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THE BOOK OF JOB.
ITS GRANDEUR AND PURITY. Among all writings, inspired or uninspired, the Book of Job stands preēminent for its lofty representations of the pure moral personality, the holiness, the unchallengeable justice, the wisdom, the Omnipotence, the absolute Sovereignty of God. Whatever may be said of its obscurities and difficulties in other respects, in the splendor of its theism it is unsurpassed.» Whether we take the earlier or the later date that has been assigned to it, the wonder is still the same. “Crude theistic conceptions” have been charged upon the whole Old Testament, surpassing, in some respects, those of surrounding nations, yet still characteristic of the infancy of the race and the infancy of science. The Book of Job refutes this. Our best modern theology, in its most approved and philosophical symbols, may be challenged to produce any thing surpassing the representations which this ancient writing gives us of God as "a Spirit, infinite, eternal and unchangeable in His being, power, holiness, justice, goodness and truth." Nothing approaches its ideal of the ineffable purity of the divine character, before which the heavens veil their brightness, and the loftiest intelligences are represented as comparatively unholy and impure. God the Absolute, the Infinite, the Unconditioned, the Unknowable, these are the terms by which our most pretentious philosophizing would characterize Deity as something altogether beyond the ordinary theological conception. But even here this old Book of Job surpasses them in setting forth the transcending glory, the ineffable height, the measureless profundity of the Eternal. How much stronger the intellectual and moral impression of this, as derived from the vivid metaphors of Zophar, than any thing that comes to us from the negatives of Sir William Hamilton, or from any such powerless abstractions as philosophy is compelled to employ: "Canst thou explore the deep things of God? Canst thou find out the Almighty in His perfection? Higher than Heaven, what canst thou do? Deeper than Hades, what canst thou know? Longer than the earth ; broader than the sea;” excelling all height, going beneath all depth, extending beyond all space; infinite in its unsearchableness, yet never dissociated from the idea of a personal Divine presence more wondrous in its nearness than in any conception we can form of its immensity.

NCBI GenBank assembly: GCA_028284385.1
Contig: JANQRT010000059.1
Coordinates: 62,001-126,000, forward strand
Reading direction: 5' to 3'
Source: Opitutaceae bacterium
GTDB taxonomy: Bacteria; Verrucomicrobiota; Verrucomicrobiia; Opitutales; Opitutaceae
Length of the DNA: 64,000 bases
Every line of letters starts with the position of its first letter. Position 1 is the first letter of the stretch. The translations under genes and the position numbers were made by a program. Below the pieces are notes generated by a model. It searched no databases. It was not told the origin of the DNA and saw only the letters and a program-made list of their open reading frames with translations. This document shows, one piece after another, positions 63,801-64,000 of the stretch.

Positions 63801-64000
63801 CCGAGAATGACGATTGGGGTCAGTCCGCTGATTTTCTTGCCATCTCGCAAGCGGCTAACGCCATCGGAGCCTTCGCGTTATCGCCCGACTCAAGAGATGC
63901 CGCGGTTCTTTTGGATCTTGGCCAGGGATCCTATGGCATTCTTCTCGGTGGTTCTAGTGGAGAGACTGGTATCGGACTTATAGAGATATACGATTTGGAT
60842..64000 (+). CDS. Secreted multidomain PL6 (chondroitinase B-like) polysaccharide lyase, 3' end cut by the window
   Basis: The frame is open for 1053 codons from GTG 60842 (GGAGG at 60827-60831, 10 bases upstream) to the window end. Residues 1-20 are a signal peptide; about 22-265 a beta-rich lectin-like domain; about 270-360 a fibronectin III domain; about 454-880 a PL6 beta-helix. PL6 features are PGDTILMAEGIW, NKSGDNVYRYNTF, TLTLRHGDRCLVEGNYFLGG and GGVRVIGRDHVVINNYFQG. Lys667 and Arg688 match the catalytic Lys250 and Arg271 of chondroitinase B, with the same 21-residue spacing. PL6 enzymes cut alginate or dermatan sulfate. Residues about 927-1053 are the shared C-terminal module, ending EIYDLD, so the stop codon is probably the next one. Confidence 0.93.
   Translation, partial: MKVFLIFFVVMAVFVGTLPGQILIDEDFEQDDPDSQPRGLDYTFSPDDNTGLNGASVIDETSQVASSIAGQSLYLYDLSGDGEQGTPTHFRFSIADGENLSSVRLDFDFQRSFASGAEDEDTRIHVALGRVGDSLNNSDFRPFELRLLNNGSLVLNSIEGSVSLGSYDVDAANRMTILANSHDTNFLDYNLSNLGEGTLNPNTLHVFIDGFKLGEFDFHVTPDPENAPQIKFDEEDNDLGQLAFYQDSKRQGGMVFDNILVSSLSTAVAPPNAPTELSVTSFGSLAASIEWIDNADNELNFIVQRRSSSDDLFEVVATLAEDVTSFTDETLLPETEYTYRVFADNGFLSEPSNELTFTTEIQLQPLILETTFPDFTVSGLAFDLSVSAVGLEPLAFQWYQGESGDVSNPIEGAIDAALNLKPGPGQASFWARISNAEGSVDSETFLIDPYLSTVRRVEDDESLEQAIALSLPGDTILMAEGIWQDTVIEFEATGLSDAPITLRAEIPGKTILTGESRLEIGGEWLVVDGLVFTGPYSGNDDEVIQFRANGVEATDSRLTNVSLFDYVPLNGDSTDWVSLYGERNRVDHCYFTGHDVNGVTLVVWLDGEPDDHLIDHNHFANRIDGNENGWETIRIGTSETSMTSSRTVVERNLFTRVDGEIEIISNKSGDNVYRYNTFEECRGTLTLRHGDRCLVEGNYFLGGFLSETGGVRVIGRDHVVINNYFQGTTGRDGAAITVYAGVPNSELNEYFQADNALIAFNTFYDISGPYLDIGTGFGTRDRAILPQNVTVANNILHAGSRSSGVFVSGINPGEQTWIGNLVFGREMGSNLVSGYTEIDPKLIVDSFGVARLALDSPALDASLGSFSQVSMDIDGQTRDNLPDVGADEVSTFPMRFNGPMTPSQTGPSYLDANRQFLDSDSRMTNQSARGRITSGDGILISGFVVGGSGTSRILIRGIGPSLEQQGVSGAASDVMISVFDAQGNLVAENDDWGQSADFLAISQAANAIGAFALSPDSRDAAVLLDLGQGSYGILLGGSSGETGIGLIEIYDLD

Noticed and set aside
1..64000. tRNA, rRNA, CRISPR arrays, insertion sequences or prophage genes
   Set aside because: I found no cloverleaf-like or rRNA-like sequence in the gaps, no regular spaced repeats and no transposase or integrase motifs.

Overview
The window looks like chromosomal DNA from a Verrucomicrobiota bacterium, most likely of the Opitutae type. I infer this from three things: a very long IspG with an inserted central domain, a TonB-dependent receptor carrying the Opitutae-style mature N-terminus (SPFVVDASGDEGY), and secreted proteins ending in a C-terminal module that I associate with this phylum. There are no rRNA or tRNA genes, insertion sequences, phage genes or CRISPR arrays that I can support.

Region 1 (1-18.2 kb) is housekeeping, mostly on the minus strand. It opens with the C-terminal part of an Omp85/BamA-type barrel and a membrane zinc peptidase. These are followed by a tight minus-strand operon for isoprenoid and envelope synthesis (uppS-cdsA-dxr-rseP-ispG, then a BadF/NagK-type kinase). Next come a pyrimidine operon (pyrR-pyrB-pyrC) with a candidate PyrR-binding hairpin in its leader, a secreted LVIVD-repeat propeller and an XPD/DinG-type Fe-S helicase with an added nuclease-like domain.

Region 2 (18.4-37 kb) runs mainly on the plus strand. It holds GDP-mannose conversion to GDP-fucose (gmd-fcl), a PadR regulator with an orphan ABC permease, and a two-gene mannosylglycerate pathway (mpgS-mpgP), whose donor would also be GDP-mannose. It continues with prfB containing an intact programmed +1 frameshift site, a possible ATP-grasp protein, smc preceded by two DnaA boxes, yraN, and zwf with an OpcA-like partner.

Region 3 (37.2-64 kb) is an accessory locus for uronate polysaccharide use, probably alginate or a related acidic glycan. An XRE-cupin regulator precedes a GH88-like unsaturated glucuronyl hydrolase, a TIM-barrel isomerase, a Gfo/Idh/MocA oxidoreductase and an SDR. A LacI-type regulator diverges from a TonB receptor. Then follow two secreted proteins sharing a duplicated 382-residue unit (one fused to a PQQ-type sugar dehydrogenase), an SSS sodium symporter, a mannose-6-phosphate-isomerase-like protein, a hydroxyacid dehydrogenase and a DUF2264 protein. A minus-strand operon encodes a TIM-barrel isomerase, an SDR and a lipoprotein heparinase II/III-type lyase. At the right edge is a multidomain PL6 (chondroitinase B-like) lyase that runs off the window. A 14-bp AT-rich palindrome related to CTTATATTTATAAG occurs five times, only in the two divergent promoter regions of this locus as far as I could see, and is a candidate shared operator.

CONTRAST BETWEEN THIS EXALTED THEISM AND THE DIM ACCOMPANYING VIEW OF A
FUTURE LIFE. In connection with such a sublime theism, there is to be noted another fact, worthy of attention in itself, but more especially in its bearing on the first and greater aspect of the Book. This exalted idea of God is almost wholly separated from any dogmatic view of a fu-' ture life for man, although it most distinctly recognizes what has ever been regarded as having
a close connection with this latter doctrine, namely, a spiritual world inhabited by superhuman beings, good and bad, among whom a conspicuous place is held by those who are called d'nbx '13, or “Sons of God.” The idea of another side of human existence, of some state beyond, whether in Sheol, or after the dominion of Sheol, cannot, indeed, be said to be wholly wanting. It gleams upon us from certain passages, but as something repressed rather than as intended to be prominently revealed. It is kept back; a veil seems thrown over it; it is silenced, as it were, even in places where it would appear to be almost breaking through, and struggling to manifest itself in circumstances most adapted to call out its utterance. This is a remarkable feature of the Book, very suggestive in respect to its purpose, its problem, as some would call it,—or, to speak more correctly, the lesson it truly teaches, whatever may be said as to its artistic design.
The Foundations of Religious Belief. Two tenets are commonly regarded as fundamental in religion, -as indispensable, in fact, whatever else may be received or rejected. These are, 1st, the belief in a personal God having moral relations to a world of rational beings, a Ruler, Lawgiver and Judge, instead of a mere physical Creator; 2d, the belief in a future state for man, or of some higher life, however conceived, which shall give dignity to that relation, or make man a fit subject of a divine moral government appealing to the highest motives, and the most transcending reasons that can influence one appointed to such a destiny. They are the two necessary articles in every system of theology. Piety cannot exist without them. So it seems to us in the present age of the world. We find it difficult to think of religion as separate from some very clear and decided belief in another state of existence. And yet it has not always been so. Nothing is more certain than that, in the early days of the human world, this second article which, in certain kinds of modern religionism, seems to usurp the first place, to be the great dogma, in fact, giving its chief importance to the other, did certainly hold a very subordinate rank in the mind's conceptions. If it existed at all, its form was most shadowy and indefinite. It was a feeling rather than a dogma having any defining limits in respect to any conceived time, state, or locality. And yet there was a strong sense of a high moral relation between man and God,-a relation somehow eternal, though one of the parties was mainly thought of as finite, earthly, and mortal.